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Should You Have Winmark Corporation’s (WINA) In Your Portfolio?

Brandon Murphy

If you are a shareholder in Winmark Corporation’s (NASDAQ:WINA), or are thinking about investing in the company, knowing how it contributes to the risk and reward profile of your portfolio is important. The beta measures WINA’s exposure to the wider market risk, which reflects changes in economic and political factors. Different characteristics of a stock expose it to various levels of market risk, and the broad market index represents a beta value of one. A stock with a beta greater than one is considered more sensitive to market-wide shocks compared to a stock that trades below the value of one.

See our latest analysis for WINA

What does WINA's beta value mean?

With a five-year beta of 0.45, Winmark appears to be a less volatile company compared to the rest of the market. This means the stock is more defensive against the ups and downs of a stock market, moving by less than the entire market index in times of change. WINA’s beta indicates it is a stock that investors may find valuable if they want to reduce the overall market risk exposure of their stock portfolio.

How does WINA's size and industry impact its risk?

A market capitalisation of USD $573.94M puts WINA in the category of small-cap stocks, which tends to possess higher beta than larger companies. In addition to size, WINA also operates in the specialty retail industry, which has commonly demonstrated strong reactions to market-wide shocks. Therefore, investors may expect high beta associated with small companies, as well as those operating in the specialty retail industry, relative to those more well-established firms in a more defensive industry. This is an interesting conclusion, since both WINA’s size and industry indicates the stock should have a higher beta than it currently has. A potential driver of this variance can be a fundamental factor, which we will take a look at next.

NasdaqGM:WINA Income Statement Oct 13th 17
NasdaqGM:WINA Income Statement Oct 13th 17

Is WINA's cost structure indicative of a high beta?

An asset-heavy company tends to have a higher beta because the risk associated with running fixed assets during a downturn is highly expensive. I test WINA’s ratio of fixed assets to total assets in order to determine how high the risk is associated with this type of constraint. Given that fixed assets make up less than a third of the company’s total assets, WINA doesn’t rely heavily upon these expensive, inflexible assets to run its business during downturns. Thus, we can expect WINA to be more stable in the face of market movements, relative to its peers of similar size but with a higher portion of fixed assets on their books. Similarly, WINA’s beta value conveys the same message.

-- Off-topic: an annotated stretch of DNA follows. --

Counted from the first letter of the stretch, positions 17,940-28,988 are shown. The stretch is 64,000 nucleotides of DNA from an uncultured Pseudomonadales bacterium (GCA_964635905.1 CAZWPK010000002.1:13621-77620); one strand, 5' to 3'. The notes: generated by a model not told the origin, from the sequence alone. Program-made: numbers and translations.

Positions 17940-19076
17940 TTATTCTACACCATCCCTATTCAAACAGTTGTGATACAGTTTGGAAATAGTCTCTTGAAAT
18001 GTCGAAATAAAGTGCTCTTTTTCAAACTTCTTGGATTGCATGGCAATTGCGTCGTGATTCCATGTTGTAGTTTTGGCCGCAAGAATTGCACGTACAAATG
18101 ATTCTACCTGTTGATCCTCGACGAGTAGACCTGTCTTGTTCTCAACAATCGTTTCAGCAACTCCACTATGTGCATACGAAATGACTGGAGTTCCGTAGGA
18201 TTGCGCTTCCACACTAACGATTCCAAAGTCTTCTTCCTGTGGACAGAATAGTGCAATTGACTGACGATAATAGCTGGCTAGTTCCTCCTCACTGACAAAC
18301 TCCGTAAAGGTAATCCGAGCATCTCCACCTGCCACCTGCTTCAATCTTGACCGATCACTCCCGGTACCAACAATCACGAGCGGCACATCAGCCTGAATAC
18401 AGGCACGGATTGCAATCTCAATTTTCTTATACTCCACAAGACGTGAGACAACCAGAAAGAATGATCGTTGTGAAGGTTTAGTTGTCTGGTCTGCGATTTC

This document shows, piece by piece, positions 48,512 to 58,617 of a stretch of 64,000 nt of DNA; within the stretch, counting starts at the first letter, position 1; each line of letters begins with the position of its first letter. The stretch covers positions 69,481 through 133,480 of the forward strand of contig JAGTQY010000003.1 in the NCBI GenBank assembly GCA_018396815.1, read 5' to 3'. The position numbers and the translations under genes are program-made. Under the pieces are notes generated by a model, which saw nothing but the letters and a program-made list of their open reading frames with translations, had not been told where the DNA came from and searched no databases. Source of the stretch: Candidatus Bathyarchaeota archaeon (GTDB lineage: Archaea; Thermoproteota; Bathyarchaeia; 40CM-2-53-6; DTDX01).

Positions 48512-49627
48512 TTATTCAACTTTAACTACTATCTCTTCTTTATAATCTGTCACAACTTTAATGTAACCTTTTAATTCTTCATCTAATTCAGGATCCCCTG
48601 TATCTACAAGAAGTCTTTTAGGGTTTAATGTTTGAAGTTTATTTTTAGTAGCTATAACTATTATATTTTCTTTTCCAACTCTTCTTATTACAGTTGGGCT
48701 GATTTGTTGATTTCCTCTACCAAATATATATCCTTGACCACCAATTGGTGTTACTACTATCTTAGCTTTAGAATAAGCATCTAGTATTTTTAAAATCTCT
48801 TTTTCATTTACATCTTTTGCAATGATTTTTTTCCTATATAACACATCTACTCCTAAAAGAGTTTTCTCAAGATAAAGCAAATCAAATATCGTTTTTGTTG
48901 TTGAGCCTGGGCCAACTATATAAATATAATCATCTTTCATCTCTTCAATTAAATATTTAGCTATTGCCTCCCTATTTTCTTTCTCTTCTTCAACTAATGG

What this means for you:

Are you a shareholder? You could benefit from lower risk during times of economic decline by holding onto WINA. Its low fixed cost also means that, in terms of operating leverage, it is relatively flexible during times of economic downturns. Consider the stock in terms of your other portfolio holdings, and whether it is worth investing more into WINA.

Are you a potential investor? Before you buy WINA, you should look at the stock in conjunction with their current portfolio holdings. WINA may be a great cushion during times of economic downturns due to its low beta and low fixed cost. However, in addition to this, I recommend taking into account its fundamentals as well before jumping into the investment.

Beta is one aspect of your portfolio construction to consider when holding or entering into a stock. But it is certainly not the only factor. Take a look at our most recent infographic report on Winmark for a more in-depth analysis of the stock to help you make a well-informed investment decision. But if you are not interested in Winmark anymore, you can use our free platform to see my list of over 50 other stocks with a high growth potential.


To help readers see pass the short term volatility of the financial market, we aim to bring you a long-term focused research analysis purely driven by fundamental data. Note that our analysis does not factor in the latest price sensitive company announcements.

The author is an independent contributor and at the time of publication had no position in the stocks mentioned.